Bee Life Cycle

Information on the Life Cycle of Honey, Bumble and Masonry Bees

Honey Bee Life Cycle

Honey bees remain active throughout the entire year, eschewing hibernation unlike some other bee species.

During the summer, honey bees diligently collect nectar from various sources such as plants, trees, and flowers. They subsequently reduce the water content of the nectar, transforming it into honey, which serves as their primary food source. Any excess honey is stored for consumption during the winter months.

The honey bee community comprises three distinct types:

  • Queen: Typically, there is only one queen in a healthy colony. The queen is responsible for laying eggs under normal circumstances.
  • Workers: These sterile females constitute the majority of the colony. They diligently carry out daily tasks, including collecting nectar, pollen, and water, caring for the brood, and constructing honeycombs.
  • Drones: These are males with the sole purpose of mating with new queens. Interestingly, drones lack a stinger.

Development stages of honey bee eggs are as follows:

  • Queens: 3 days as an egg, 5 days as larvae, 8 days as pupae, totaling 16 days of development before hatching as an adult with a lifespan of 4 years.
  • Workers: 3 days as an egg, 6 days as larvae, 12 days as pupae, totaling 21 days of development before hatching as an adult with a lifespan of 6 weeks.
  • Drones: 3 days as an egg, 7 days as larvae, 14 days as pupae, totaling 24 days of development before hatching as an adult with a lifespan of 3 months.

Note: These timeframes may vary.

Reproduction in honey bees is intricate. When a colony outgrows its current nest, worker bees construct special cells for creating new queens. The original queen departs with approximately half of the bees in a process known as swarming. After leaving the nest, the swarm typically clusters on a branch, dispatching scout bees to find a new home. Once a suitable location is discovered, the clustered bees take flight en masse to their new abode.

Back in the old nest, the newly hatched queens emerge. Typically, the first queen to hatch seeks out other queens still in their cells, stinging them to death. The victorious queen assumes control of the colony and mates with drone bees.

Occasionally, more than one queen hatches, leading to smaller swarms leaving the nest, known as cast swarms. Queens in cast swarms are unmated.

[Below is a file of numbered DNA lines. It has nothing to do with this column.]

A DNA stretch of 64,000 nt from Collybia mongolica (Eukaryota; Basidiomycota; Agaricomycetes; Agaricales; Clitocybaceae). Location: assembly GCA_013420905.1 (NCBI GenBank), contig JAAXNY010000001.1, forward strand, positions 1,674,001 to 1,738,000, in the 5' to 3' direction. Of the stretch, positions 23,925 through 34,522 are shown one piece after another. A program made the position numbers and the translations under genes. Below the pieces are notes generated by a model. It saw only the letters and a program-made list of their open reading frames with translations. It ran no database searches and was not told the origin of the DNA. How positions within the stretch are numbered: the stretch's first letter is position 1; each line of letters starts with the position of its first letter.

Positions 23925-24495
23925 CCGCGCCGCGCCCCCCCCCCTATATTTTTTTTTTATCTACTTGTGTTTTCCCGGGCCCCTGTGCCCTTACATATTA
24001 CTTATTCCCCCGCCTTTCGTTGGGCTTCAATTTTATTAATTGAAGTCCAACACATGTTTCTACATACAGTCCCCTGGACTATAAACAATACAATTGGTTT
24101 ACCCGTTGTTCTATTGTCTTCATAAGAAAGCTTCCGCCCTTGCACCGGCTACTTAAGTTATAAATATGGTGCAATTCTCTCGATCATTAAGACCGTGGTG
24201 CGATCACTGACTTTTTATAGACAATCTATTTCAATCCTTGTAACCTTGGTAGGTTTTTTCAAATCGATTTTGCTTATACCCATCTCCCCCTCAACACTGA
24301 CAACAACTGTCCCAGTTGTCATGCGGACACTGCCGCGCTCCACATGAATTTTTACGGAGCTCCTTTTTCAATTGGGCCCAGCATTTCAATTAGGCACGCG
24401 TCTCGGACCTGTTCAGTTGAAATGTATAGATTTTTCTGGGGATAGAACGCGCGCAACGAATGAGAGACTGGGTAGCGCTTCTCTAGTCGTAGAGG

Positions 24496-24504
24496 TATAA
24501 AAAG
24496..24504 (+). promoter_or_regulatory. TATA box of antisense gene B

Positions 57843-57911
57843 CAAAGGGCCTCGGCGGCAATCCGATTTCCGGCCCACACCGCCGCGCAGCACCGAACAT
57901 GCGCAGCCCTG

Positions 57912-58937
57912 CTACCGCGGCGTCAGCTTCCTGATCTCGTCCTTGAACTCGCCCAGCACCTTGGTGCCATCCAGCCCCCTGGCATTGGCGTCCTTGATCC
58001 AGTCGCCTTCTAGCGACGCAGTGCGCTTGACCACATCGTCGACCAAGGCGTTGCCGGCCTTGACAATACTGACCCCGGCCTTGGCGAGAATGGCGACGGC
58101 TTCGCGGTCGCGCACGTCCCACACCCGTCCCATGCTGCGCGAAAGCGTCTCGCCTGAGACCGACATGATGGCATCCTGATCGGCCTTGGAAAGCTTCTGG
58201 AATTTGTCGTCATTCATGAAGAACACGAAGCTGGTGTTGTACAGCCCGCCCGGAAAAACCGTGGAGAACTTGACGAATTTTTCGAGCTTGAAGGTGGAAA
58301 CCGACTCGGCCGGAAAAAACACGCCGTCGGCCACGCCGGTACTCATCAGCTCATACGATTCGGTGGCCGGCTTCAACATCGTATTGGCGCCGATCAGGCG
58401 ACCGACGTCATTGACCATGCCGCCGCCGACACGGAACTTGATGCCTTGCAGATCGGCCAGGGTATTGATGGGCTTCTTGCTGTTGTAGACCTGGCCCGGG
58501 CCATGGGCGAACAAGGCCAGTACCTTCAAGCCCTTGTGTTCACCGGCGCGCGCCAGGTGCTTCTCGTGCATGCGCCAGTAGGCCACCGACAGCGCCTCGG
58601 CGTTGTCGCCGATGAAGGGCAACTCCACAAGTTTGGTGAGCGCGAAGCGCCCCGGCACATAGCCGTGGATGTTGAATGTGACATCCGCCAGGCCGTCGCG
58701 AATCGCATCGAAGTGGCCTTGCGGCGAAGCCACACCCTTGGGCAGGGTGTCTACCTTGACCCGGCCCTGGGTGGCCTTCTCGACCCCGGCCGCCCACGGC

Honey Bee swarm

Bumblebee Life Cycle

Bumblebees follow a distinct life cycle that differs from honey bees. During the winter months, a queen bumblebee enters a state of hibernation, and unlike honey bees, they do not store honey for sustenance. Typically, queen bumblebees hibernate in the ground.

As the temperature rises in spring, the queens emerge from their winter dormancy, seeking nourishment from nectar-producing flowers.

The queens actively search for a suitable nesting site, often revisiting the same areas year after year. Once the nest site is chosen, the queen creates a beeswax honey pot, which she fills with a small amount of honey. Unlike honey bees, bumblebees do not produce enough honey for harvest.

Pollen is also stored in the nest as a reserve for the queen during challenging weather conditions. The queen lays a modest number of eggs on a pollen ball and diligently keeps the eggs warm for an incubation period of around four days. Young bumble bees are nourished with pollen.

Various bumblebee species exhibit different pupation times. When the young larvae are prepared to pupate into adults, they spin a silk cocoon, transforming into adult bees.

In summer, new queens and drones are produced periodically. The male drones congregate around a nest when a new queen is ready to emerge. Following the mating process, the succesful drones pass away, and the queen eventually enters a hibernation phase during the winter, preparing for the upcoming year.

Mason Bee Life Cycle

In contrast to honey bees and bumblebees, Mason bees are solitary insects, meaning they do not produce honey or wax.

The life cycle of Mason bees begins in spring when they emerge from their cocoons. Males are the first to appear, and upon the emergence of females, mating takes place, after which the males perish.

These solitary bees exhibit a preference for nesting in small tube-like holes, often found in plastic weep vents and window surrounds, commonly mistaken for wasps in brickwork.

Females diligently collect nectar and pollen to provision their offspring. The nesting process involves the female packing mud into the hole, followed by layers of nectar, pollen, and the placement of an egg. This sequence is repeated until the hole is fully occupied, with male eggs strategically laid last in the tube, ensuring their emergence first. Once the hole is filled, the female seals it with mud.

By midsummer, the larvae have consumed all the provisions supplied by their mother and are prepared to spin a cocoon, marking the beginning of their pupation into adult bees.

There is no need to have Mason or Mining bees exterminated. They are harmless benificial insects.

Mining Bee Life Cycle

Mining bees have a similar life-cycle to Mason Bees, except they burrow into the ground to lay their eggs. They are a solitary bee.